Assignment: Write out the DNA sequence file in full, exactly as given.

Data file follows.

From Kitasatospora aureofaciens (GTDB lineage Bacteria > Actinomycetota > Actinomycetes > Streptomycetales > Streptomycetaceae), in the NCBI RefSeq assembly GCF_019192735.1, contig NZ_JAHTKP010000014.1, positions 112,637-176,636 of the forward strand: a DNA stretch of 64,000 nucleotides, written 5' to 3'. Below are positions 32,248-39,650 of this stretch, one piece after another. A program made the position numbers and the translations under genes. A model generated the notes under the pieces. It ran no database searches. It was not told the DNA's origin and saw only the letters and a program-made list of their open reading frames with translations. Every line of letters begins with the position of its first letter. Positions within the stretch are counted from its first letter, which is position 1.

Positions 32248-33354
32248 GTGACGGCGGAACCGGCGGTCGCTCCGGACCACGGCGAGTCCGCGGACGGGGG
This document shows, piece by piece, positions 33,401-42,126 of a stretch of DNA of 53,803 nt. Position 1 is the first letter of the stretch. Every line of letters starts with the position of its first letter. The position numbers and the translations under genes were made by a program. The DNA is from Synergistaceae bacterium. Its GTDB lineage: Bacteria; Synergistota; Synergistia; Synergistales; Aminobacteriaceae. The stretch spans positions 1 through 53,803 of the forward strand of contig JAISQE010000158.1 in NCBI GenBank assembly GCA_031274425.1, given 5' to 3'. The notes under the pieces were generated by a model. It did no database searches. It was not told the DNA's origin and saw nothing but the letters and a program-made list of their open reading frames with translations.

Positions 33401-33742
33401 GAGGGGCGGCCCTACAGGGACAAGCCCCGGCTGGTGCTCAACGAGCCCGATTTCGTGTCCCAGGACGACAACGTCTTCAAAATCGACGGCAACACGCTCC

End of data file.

From Kitasatospora aureofaciens (GTDB lineage Bacteria > Actinomycetota > Actinomycetes > Streptomycetales > Streptomycetaceae), in the NCBI RefSeq assembly GCF_019192735.1, contig NZ_JAHTKP010000014.1, positions 112,637-176,636 of the forward strand: a DNA stretch of 64,000 nucleotides, written 5' to 3'. Below are positions 32,248-39,650 of this stretch, one piece after another. A program made the position numbers and the translations under genes. A model generated the notes under the pieces. It ran no database searches. It was not told the DNA's origin and saw only the letters and a program-made list of their open reading frames with translations. Every line of letters begins with the position of its first letter. Positions within the stretch are counted from its first letter, which is position 1.

Positions 32248-33354
32248 GTGACGGCGGAACCGGCGGTCGCTCCGGACCACGGCGAGTCCGCGGACGGGGG
This document shows, piece by piece, positions 33,401-42,126 of a stretch of DNA of 53,803 nt. Position 1 is the first letter of the stretch. Every line of letters starts with the position of its first letter. The position numbers and the translations under genes were made by a program. The DNA is from Synergistaceae bacterium. Its GTDB lineage: Bacteria; Synergistota; Synergistia; Synergistales; Aminobacteriaceae. The stretch spans positions 1 through 53,803 of the forward strand of contig JAISQE010000158.1 in NCBI GenBank assembly GCA_031274425.1, given 5' to 3'. The notes under the pieces were generated by a model. It did no database searches. It was not told the DNA's origin and saw nothing but the letters and a program-made list of their open reading frames with translations.

Positions 33401-33742
33401 GAGGGGCGGCCCTACAGGGACAAGCCCCGGCTGGTGCTCAACGAGCCCGATTTCGTGTCCCAGGACGACAACGTCTTCAAAATCGACGGCAACACGCTCC